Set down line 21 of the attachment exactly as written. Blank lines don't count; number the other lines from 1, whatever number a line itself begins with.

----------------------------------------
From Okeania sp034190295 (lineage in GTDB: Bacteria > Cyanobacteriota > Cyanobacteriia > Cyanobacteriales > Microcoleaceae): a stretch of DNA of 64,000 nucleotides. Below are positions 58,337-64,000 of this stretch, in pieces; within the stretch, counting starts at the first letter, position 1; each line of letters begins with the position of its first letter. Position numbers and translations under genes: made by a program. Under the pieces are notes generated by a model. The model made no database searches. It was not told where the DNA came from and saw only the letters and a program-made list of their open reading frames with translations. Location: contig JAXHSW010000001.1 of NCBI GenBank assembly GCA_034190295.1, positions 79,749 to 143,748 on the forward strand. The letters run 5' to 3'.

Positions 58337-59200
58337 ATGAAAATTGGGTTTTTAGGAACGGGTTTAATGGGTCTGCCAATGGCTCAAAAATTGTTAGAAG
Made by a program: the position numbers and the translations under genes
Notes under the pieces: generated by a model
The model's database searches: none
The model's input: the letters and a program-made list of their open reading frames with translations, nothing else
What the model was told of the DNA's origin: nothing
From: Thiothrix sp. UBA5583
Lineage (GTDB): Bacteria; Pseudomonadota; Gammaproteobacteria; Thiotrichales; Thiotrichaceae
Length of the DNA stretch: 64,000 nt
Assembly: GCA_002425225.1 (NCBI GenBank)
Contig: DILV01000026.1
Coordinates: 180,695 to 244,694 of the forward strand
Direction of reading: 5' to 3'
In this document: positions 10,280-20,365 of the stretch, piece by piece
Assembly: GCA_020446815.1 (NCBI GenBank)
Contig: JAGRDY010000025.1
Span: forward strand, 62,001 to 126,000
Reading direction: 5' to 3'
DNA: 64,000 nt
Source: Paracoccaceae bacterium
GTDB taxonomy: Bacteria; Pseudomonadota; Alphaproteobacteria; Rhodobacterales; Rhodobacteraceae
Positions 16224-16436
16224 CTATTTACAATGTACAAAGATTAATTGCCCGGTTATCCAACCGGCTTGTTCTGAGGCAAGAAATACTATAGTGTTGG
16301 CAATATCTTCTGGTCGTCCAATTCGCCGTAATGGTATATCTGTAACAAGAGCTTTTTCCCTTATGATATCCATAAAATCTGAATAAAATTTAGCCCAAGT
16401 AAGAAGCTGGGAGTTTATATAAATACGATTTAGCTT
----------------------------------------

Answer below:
DNA: 64,000 nt